GHSA alerts student-athletes of eligibility risks surrounding certain NIL deals

Executive Director Robin Hines detailed the warning in a two-page letter to member schools
GHSA Executive Director Robin Hines issued a warning to Georgia high school athletes this week about risks to their eligibility if the violate the states Name, Image and Likeness policies.
GHSA Executive Director Robin Hines issued a warning to Georgia high school athletes this week about risks to their eligibility if the violate the states Name, Image and Likeness policies. / GHSA

Robin Hines, Executive Director of the Georgia High School Athletic Association (GHSA), sent a two-page letter to GHSA member schools this week which warned the state's high school student athletes of risks to their eligibility should they take part in certain Name, Image and Likeness (NIL) deals that violate the state's NIL policies.

The warning stems from a decision by the NIL Club, a private organization seeking to benefit from paying athletes for exclusive use of their online digital content, to open its services up to high school athletes. Previously the NIL Club worked exclusively with college athletes with more than 200,000 of them registered on its platform. The NIL Club places the digital content on websites with paywalls and shares revenue with athletes out of subscription proceeds based on the amount of traffic their content drives.

One of the concerns is that the content – photos, videos and editorial – could depict the athletes representing their schools and teams in uniforms or other identifying gear. Profiting from this use is in strict violation of GHSA NIL policies. Most other states which allow NIL opportunities for high school athletes have similar restrictions.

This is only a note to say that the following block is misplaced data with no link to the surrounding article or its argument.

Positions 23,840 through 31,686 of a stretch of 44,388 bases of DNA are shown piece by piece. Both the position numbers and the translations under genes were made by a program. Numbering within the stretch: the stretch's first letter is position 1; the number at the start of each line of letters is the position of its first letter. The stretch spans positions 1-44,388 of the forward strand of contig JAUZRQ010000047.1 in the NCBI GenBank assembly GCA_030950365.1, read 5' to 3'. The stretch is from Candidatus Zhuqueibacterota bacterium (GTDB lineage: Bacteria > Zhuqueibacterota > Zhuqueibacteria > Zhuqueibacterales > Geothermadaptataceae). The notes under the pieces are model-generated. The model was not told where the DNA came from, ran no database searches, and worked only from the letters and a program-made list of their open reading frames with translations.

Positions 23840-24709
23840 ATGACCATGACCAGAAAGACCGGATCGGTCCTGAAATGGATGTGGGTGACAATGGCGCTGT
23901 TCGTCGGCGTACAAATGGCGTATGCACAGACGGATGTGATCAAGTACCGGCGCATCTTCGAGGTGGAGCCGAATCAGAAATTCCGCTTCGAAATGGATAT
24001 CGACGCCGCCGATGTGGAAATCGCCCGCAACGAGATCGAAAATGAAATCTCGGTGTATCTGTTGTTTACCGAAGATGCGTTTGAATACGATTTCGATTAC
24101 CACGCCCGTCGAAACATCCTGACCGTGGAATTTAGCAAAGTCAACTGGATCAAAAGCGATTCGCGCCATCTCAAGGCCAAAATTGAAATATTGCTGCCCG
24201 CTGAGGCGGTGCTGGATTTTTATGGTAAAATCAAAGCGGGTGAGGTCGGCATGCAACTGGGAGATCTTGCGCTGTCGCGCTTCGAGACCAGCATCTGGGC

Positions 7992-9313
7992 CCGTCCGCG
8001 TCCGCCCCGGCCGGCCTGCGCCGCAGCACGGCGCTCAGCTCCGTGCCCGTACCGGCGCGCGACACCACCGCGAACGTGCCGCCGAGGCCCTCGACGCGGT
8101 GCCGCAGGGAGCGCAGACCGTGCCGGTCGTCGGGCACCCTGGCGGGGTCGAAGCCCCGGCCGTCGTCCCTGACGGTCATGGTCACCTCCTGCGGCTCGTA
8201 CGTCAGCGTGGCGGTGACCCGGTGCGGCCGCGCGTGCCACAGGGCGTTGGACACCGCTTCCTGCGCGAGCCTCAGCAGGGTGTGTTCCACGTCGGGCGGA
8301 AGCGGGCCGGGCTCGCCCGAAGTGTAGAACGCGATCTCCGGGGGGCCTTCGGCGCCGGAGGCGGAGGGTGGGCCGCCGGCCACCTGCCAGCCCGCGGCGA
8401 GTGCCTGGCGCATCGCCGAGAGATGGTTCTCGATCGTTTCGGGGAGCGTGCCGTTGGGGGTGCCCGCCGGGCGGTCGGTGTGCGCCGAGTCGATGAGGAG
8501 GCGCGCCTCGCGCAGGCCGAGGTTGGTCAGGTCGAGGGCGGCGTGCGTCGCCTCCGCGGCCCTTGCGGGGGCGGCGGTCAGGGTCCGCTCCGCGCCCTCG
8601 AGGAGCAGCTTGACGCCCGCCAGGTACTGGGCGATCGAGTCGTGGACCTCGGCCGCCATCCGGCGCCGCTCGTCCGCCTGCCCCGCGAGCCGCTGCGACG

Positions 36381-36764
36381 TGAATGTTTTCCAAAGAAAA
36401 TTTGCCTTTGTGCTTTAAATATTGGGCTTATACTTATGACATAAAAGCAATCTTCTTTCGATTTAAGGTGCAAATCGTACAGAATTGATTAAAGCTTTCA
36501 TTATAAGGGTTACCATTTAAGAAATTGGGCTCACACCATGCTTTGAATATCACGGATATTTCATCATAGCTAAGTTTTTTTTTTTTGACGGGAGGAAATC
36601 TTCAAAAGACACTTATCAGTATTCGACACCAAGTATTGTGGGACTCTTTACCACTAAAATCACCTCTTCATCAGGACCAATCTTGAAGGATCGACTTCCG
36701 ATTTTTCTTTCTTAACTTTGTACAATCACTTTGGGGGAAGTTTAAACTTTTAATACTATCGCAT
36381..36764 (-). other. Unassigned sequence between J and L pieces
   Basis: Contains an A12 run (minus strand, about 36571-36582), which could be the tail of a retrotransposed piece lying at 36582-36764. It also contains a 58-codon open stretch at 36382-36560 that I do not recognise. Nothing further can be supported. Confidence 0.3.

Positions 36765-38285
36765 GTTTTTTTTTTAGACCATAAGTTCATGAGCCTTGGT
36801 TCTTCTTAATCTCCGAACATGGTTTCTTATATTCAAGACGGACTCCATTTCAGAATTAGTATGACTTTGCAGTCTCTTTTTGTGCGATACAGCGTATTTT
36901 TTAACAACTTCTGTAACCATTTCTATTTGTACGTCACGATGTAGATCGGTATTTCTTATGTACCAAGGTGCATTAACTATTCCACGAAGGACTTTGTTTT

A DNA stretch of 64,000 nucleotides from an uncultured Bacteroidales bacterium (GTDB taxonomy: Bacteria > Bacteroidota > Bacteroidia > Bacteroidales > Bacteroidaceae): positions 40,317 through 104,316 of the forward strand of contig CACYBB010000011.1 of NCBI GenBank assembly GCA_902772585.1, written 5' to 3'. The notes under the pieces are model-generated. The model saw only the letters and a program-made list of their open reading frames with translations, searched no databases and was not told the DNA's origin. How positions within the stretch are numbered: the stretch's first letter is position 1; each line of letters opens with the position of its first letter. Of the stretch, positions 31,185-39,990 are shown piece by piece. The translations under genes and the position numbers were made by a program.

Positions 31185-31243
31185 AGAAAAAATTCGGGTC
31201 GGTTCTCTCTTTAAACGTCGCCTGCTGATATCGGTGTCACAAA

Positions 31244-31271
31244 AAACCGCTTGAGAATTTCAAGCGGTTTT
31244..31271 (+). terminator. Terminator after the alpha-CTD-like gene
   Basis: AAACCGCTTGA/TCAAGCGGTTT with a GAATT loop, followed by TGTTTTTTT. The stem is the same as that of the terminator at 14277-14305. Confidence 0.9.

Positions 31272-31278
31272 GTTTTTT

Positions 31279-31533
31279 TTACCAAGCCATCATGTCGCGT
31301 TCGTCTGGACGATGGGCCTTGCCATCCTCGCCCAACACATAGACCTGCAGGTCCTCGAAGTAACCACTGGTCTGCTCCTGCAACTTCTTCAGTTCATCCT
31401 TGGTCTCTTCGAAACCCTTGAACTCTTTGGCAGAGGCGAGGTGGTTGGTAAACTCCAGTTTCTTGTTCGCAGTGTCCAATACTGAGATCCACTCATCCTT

RELATED: FHSAA issues stern warning to athletes about new NIL bylaw

On its web site, the NIL Club describes itself as “a unique, student-run fan community designed to financially benefit its member students by delivering paywalled digital content to their biggest fans. By subscribing to the club for a monthly fee, fans get exclusive access to content during their membership, while also supporting the participating students as creators.”

In a recent interview with the Florida Times Union, NIL Club co-founder Mick Assaf, a former football player at the University of Notre Dame said, "The way that I would describe NIL Club is they are student-run fan communities. The people that subscribe are interested in seeing creators, the students, success financially. The goal is to create online communities to provide paywall digital content to fans. For us, we have more than 200,000 college athletes on the platform. ... It creates a lot of demand from high school (athletes)."

In an email to SBLive Sports, Assaf also stated, "We have a monitoring system and team in place to ensure any content involving the school or state association is not posted. We also educate athletes about their state's NIL rules to help them maximize their NIL potential while ensuring full compliance.

He further stated the NIL Club's software includes a monitoring system that flags and removes school IP, uniforms, and marks when students attempt to use them on the site.

According to Hines, the demand may be real but it could cost Georgia high school athletes far more than they gain.

“This has no place in the high school space, none whatsoever," Hines told the Atlanta Journal Constitution in reference to the NIL Club. "It’s a company trying to make a buck.

“This will put children’s eligibility at risk if they follow through.”

In his letter Hines also pointed out another violation of Georgia NIL policy by those who may participate in the NIL Club, because it allows boosters to funnel them money in violation of GHSA bylaw 1.73. This bylaw defines a booster as “members of the school’s Booster Club; students; alumni; parents; guardians; or relatives of a student or former student; financial donors; donors of time and effort; personal trainers or coaches renting facilities.”

The GHSA NIL policy was adopted in October of 2023. According to Georgia High School Football Daily, Hines reported that the GHSA was aware of 87 athletes who took part in NIL deals during the recently completed academic year, but that number dropped to 44 by the end of the year as a number of elite football players had left their schools early and enrolled with their college programs.

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Gary Adornato